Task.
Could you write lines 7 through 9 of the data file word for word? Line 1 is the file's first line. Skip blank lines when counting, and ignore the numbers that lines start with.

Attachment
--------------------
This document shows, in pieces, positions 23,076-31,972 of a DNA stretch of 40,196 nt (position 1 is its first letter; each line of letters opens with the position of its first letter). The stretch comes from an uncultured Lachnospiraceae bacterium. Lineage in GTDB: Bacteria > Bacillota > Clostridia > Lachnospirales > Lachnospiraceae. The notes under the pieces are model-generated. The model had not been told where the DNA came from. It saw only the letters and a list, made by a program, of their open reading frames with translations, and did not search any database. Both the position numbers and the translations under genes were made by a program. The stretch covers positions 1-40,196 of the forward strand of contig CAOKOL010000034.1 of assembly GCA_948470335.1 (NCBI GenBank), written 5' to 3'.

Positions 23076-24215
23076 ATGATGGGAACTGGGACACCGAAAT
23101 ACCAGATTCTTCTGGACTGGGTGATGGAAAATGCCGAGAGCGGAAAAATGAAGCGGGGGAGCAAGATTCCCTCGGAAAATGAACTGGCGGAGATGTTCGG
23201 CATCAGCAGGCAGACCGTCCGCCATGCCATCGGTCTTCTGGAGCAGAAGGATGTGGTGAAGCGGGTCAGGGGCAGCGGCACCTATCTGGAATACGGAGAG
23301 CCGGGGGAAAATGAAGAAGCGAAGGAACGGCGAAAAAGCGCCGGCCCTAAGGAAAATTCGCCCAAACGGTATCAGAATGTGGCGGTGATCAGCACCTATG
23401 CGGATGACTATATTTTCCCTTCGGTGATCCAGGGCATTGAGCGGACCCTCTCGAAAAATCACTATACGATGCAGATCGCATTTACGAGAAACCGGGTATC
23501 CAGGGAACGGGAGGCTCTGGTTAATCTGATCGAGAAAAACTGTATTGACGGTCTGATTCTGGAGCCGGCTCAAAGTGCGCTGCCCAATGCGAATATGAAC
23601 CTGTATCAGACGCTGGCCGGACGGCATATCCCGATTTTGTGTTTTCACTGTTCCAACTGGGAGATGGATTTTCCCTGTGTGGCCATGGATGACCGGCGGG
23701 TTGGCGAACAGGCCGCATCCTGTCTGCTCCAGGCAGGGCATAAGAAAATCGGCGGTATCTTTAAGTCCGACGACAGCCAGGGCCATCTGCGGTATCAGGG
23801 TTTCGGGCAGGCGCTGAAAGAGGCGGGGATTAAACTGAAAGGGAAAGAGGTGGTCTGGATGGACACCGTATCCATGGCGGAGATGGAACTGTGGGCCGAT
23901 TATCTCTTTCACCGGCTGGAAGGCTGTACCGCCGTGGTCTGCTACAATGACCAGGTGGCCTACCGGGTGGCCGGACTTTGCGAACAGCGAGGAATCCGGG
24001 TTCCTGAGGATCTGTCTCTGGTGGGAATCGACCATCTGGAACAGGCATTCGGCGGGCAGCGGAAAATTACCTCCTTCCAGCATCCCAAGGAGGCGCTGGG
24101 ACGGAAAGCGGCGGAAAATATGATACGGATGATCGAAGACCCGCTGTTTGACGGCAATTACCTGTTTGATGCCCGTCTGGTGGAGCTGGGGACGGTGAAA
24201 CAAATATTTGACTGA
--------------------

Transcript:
23401 CGGATGACTATATTTTCCCTTCGGTGATCCAGGGCATTGAGCGGACCCTCTCGAAAAATCACTATACGATGCAGATCGCATTTACGAGAAACCGGGTATC
23501 CAGGGAACGGGAGGCTCTGGTTAATCTGATCGAGAAAAACTGTATTGACGGTCTGATTCTGGAGCCGGCTCAAAGTGCGCTGCCCAATGCGAATATGAAC
23601 CTGTATCAGACGCTGGCCGGACGGCATATCCCGATTTTGTGTTTTCACTGTTCCAACTGGGAGATGGATTTTCCCTGTGTGGCCATGGATGACCGGCGGG